Ben Cotton wrote:
systems, but a quick thing we can do is implement a per-system UUID
(unique identifier) and count that instead of IP addresses.
Please no! This is an inherent privacy violation. I hate software doing this
and I always opt out of it. I find it especially worrying that Free Software
is now doing this more and more often, this used to be something only
privacy-violating proprietary software would do.
=== The problem ===
* A. Currently, we can only count Fedora OS use by observing IP
addresses. This is subject to undercounting due to NAT — and to
overcounting due to short DHCP leases and laptops moving between work
or school and home or coffee shop.
You will never be able to reliably count all Fedora installations. Any UUID
you introduce can be opted out of, bypassed, etc. Installations using local
mirrors for updates will never send you a UUID to begin with. All numbers
will always be estimates, no matter how deeply you invade our privacy in an
attempt to get a supposedly better count.
I also don't see why it is so important to have an absolute count of Fedora
users. IMHO, data like the relative download frequency of the different
Fedora deliverables is much more interesting (though you have to keep in
mind that the download count does not necessarily reflect the true user
preferences because deliverables that you advertise more prominently will
necessarily get downloaded more often than those hidden behind several
clicks from the download page).
=== Constraints ===
* The Fedora community cares about privacy and is adverse to tracking
measures. We don't want to track; just count.
But sending a UUID inherently also allows to track the machine. There is no
way for the user to be sure that the UUID will not be used to track them.
Even if the software on the Fedora infrastructure is completely open and
audited, there might still be some proxy in the middle, some mirror
operator, etc. abusing the UUID for tracking purposes. And besides, the user
would in all cases have to trust that Fedora really runs the published code
and only the published code on the infrastructure servers.
The only reliable way to ensure that users will not be tracked by a UUID is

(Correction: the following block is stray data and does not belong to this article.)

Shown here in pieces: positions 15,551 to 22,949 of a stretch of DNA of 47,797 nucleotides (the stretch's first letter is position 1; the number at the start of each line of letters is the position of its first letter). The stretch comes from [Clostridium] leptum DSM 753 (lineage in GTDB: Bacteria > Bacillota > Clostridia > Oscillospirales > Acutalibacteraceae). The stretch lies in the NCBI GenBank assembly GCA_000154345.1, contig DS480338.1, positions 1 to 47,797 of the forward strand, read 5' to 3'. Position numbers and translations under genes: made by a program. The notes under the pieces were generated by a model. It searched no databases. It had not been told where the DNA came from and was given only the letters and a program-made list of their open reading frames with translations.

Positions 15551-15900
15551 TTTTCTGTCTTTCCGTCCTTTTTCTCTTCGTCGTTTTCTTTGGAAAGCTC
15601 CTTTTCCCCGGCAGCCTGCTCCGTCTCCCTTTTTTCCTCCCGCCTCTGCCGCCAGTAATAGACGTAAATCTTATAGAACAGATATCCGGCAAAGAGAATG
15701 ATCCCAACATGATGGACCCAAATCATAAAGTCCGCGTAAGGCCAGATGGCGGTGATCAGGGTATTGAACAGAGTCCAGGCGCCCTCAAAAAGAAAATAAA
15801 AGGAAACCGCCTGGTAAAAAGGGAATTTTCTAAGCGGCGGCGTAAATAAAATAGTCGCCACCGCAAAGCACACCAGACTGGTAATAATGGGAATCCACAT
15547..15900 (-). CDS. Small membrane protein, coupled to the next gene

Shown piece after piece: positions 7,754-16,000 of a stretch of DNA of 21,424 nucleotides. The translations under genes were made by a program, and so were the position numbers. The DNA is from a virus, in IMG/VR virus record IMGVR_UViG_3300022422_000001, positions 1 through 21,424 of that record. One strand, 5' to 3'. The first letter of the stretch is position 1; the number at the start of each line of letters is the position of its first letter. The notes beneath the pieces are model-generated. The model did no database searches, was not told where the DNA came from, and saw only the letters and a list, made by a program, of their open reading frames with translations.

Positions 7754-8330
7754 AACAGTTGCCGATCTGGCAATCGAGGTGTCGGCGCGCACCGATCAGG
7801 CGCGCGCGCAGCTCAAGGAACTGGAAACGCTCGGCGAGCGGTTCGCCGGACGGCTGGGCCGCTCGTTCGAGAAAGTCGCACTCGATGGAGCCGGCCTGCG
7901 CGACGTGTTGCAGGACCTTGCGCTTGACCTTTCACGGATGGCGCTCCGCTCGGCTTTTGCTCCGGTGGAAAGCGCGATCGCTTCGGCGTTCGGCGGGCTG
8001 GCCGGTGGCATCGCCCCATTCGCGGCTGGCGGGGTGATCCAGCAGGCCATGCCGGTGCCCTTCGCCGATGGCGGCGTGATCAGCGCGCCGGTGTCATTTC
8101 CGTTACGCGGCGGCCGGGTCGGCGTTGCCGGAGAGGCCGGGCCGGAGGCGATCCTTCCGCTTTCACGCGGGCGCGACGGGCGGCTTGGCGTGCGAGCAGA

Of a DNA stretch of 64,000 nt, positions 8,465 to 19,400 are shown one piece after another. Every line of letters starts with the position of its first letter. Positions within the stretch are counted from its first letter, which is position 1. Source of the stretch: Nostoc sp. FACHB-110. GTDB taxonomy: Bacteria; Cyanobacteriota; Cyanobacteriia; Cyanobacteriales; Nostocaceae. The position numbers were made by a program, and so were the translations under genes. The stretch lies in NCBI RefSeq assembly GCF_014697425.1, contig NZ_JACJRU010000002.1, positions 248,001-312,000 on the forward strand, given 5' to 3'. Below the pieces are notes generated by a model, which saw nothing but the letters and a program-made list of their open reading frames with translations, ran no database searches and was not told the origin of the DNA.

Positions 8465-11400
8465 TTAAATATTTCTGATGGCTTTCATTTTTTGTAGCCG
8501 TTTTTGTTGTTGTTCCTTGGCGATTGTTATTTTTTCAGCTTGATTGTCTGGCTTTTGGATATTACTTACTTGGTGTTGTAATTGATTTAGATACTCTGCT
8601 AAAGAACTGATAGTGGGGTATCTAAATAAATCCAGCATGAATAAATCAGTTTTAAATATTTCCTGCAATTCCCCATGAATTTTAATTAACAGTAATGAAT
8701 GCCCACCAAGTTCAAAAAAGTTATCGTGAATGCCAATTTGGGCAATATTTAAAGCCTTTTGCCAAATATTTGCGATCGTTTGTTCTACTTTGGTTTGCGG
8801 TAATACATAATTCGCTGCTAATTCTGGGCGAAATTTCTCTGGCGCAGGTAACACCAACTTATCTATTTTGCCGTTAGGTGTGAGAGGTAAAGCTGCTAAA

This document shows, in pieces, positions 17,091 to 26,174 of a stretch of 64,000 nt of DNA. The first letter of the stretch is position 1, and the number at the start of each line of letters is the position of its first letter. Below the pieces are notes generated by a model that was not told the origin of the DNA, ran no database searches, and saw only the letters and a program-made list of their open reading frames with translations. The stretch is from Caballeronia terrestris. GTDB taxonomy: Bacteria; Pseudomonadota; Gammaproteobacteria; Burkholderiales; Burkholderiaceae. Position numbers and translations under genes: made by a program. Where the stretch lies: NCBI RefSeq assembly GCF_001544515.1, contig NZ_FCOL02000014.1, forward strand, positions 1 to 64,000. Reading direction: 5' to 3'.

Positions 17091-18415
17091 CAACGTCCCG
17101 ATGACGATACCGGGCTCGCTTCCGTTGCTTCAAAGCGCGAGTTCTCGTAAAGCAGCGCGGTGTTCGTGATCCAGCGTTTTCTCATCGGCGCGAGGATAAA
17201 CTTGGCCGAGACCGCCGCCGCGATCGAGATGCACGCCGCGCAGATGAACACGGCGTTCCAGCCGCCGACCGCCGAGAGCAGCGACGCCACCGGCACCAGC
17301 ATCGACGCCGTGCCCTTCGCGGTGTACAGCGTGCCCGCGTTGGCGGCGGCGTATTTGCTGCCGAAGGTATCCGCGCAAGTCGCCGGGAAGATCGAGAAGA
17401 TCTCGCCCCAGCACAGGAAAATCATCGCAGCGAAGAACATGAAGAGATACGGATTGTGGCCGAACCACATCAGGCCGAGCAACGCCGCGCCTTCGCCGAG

to not send a UUID to begin with!
* For this reason, we don’t want to use any identifier like
/etc/machine-id which may be used for other purposes.
I don't think using an identifier different from /etc/machine-id will really
help all that much. Whatever identifier you use can be abused for tracking.
* And, also for that reason, there needs to be a relatively easy way
Such a tracking feature must be opt-in, not opt-out! See also the EU GDPR.
But I think that such a privacy invasion is incompatible with the Fedora
project's goals to begin with, even if it is opt-in.
* This needs to work with Yum/DNF, MicroDNF, PackageKit, Cockpit,
rpm-ostree, GNOME Software, Muon, Apper, and software update
mechanisms used in other spins.
Apper is no longer shipped in Fedora. The KDE Spin uses plasma-pk-updates as
its official updater, but Discover and Dnfdragora (which are both shipped
for different purposes) can also be used to update the system.
But if you require an explicit opt out in more than one place (e.g., once
for DNF and once for PackageKit), that makes this feature all the more
dangerous and scary.
* We need to be able to distinguish between short-lived instances
(like temporary containers or test machines) and actual installations.
And how would you accomplish that? Other than an "I am a test installation"
checkbox in the installer, I don't see at all how it could be done.
=== Non-Goals ===
* We don’t want to track users, just count systems.
Again, there is no way you can guarantee that. We would have to take your
word for it. This is not acceptable.
=== Other Elements ===
* We may also want each report to contain a boolean flag showing
whether the system has been in use for at least 24 hours to help
separately categorize test and other throw-away instances.
So this is even more data that you would be collecting behind the user's
The installation would also only end up recognized as permanent after the 24
hours pass. And who says a test installation cannot last more than 24 hours?
I think it can last at least a week, but that also means that it would take
a whole week until you can reasonably assume that an installation is
Without being able to magically predict the future and without asking the
user, I don't think you can ever be able to make this distinction reliably.